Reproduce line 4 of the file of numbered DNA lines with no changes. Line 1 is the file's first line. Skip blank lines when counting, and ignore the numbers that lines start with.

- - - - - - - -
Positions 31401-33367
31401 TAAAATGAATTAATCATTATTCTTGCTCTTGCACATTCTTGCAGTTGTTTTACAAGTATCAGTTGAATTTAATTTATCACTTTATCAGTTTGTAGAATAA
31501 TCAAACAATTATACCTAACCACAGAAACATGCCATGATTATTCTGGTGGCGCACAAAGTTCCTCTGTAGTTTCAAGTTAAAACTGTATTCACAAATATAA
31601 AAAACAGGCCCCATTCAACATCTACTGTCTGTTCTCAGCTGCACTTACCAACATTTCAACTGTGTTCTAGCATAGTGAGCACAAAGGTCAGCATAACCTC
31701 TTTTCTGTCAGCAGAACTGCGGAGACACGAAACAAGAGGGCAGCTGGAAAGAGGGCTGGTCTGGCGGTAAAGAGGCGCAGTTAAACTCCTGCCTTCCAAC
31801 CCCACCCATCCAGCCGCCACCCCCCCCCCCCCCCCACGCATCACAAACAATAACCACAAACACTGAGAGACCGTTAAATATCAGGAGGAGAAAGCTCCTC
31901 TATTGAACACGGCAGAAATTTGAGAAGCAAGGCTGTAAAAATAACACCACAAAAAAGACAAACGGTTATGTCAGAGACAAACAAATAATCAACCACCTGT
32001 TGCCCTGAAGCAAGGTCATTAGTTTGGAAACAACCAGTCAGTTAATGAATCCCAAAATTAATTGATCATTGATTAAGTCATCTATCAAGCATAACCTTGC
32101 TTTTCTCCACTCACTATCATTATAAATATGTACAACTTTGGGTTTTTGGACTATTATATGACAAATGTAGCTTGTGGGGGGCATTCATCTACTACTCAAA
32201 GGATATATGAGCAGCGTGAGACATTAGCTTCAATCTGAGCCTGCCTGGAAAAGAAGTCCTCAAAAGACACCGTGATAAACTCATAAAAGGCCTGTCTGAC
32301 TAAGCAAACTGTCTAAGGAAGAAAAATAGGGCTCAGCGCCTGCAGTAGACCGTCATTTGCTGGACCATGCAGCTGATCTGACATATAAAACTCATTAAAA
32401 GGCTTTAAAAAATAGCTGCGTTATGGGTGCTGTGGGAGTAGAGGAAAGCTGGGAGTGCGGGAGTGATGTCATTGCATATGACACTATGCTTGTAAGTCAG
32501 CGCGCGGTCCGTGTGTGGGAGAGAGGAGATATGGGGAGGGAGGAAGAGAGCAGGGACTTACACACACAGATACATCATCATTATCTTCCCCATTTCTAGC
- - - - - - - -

31601 AAAACAGGCCCCATTCAACATCTACTGTCTGTTCTCAGCTGCACTTACCAACATTTCAACTGTGTTCTAGCATAGTGAGCACAAAGGTCAGCATAACCTC